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#1 ErinBrown


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Posted 02 September 2012 - 08:57 AM

I just recently got into underwater photography and recently got in my first day of diving with the new rig in the on the wreck of the Tx Clipper, in the Gulf of Mexico. I'm using Nikon D7000, with Nauticam housing so gear is definitely not an excuse. This was unfortunately my best effort from the day's diving and I'd welcome some thoughts around how it can be improved. Visibility was around 50-60ft. Tokina 10-17 at 10mm, natural light (both strobes turned off) settings ISO200, F8, 1/640th

What I like:
- Sense of depth with the wreck and divers.
- Think I capture peak of action with the bubbles on the diver

What I don't like:

- Sun burst is obviously poorly done. I believe this is most likely due to the fact it was taken at mid-day. I also probably should have adjusted to a smaller aperture to get a better DOF instead of simply adjusting exposure time.

-Overall the image just feels cluttered due to all the bubbles from the divers on the other side of the wreck.

Any feedback would be appreciated.


Attached Images

  • Kara_TX_Clipper1-small.jpg

Edited by ErinBrown, 02 September 2012 - 09:01 AM.

#2 gina


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Posted 02 September 2012 - 03:54 PM

Hi Erin,

I think you did a good job with a difficult subject. I agree, I like the sense of depth and the bubbles on the diver on the right. I also agree the photo would be better without the other bubbles, and if the sunburst weren't so over-exposed. Normally I'd say to use a small (f/18 or 22) aperture to expose the sunball, but on a wide-angle shot like this then you'd underexpose the wreck & divers since they're out of strobe range. It's tough!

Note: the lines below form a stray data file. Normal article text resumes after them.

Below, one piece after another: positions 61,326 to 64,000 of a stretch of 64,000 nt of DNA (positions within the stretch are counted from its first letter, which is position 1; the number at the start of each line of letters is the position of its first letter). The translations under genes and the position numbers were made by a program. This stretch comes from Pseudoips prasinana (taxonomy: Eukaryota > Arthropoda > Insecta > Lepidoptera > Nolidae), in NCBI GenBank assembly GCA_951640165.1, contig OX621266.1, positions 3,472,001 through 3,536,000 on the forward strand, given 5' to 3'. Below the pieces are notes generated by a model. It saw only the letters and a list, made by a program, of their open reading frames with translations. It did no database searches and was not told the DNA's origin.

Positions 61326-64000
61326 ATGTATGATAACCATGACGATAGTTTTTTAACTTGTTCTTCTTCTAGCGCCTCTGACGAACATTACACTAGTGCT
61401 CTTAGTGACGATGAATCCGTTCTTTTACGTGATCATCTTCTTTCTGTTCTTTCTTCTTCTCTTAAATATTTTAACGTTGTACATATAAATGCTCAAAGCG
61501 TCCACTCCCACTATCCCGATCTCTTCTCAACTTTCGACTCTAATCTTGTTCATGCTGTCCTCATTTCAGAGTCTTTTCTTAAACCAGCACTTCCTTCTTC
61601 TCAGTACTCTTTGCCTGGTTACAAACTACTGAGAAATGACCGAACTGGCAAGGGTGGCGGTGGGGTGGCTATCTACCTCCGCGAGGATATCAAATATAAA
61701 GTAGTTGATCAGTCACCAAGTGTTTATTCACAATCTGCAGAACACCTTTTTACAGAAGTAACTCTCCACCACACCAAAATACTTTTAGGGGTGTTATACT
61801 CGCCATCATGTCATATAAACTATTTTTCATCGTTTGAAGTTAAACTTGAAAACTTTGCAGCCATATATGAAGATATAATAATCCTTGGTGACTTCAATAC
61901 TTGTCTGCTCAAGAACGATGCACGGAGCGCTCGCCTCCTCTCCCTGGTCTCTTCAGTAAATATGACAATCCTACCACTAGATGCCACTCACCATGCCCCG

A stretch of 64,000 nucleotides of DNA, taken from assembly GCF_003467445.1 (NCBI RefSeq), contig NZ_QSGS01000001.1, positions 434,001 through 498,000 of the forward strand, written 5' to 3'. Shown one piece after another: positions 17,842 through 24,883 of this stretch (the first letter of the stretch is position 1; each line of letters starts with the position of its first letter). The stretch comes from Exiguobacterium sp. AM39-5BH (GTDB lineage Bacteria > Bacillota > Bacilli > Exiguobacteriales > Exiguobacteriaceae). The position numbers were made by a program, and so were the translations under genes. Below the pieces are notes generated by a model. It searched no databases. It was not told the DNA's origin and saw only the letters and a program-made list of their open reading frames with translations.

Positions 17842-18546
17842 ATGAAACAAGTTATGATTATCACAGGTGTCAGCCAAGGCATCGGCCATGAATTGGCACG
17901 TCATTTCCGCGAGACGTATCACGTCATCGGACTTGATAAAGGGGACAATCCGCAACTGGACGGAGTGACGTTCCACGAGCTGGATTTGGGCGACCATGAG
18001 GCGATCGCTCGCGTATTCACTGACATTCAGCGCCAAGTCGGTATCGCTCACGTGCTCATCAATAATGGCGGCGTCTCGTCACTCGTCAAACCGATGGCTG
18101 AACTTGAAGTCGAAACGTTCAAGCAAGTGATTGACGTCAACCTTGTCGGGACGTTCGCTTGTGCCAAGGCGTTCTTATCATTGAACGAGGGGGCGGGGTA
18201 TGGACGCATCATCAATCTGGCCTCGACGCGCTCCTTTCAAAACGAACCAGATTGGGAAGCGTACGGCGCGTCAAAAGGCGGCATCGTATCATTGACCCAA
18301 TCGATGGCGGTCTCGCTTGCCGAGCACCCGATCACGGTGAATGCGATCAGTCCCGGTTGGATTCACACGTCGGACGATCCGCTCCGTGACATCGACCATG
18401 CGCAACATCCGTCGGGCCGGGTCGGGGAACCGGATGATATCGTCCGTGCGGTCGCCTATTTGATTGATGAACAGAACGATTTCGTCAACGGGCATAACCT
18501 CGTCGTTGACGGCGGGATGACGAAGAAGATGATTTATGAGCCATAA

Some thoughts:
Use a super-wide lens for a close-focus wide-angle shot and use strobes to illuminate your subject (wreck & diver), and then stop down the lens.
Have diver subject wait until the other bubble-blowing divers are out of the way.
Have the diver on the line "swim into" instead of "out of" the frame.
Maybe have the diver on the right holding a dive light which is pointed at the wreck.


#3 Bentoni


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Posted 15 September 2012 - 01:59 PM

Even if your exposure is just right, after about 15 feet of depth the sun just looks like a bright blob. If you get the exposure right, in shallow water the sun ball can exhibit better definition, with sharper 'rays' radiating out. In deeper water, I usually try to avoid the sun as an element for this reason. Just my humble opinion about the aesthetics, of course.
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#4 ErinBrown


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Posted 15 September 2012 - 09:11 PM

Thank you both. I've done a ton of reading lately and been practicing in the pool a bit lately and realize now the combination of depth, somewhat limited visibility and natural light was just a recipe for disaster. Bums me out, but looking forward to Thailand this November, 5 days on the LOB, I'm bound to get at least 1 decent image...? Back to the pool for some practice shots...

#5 matt215


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Posted 23 September 2012 - 09:04 AM

I've always increased my shutter speed to about 1/400 sec or faster to get the "rays" in a sunburst.

Canon 5D mk2, Ikelite housing, Ikelite 125 strobes, 17-40 mm 4.0 L, 100 mm, 24-150 mm L, 100-400 mm 5.6 L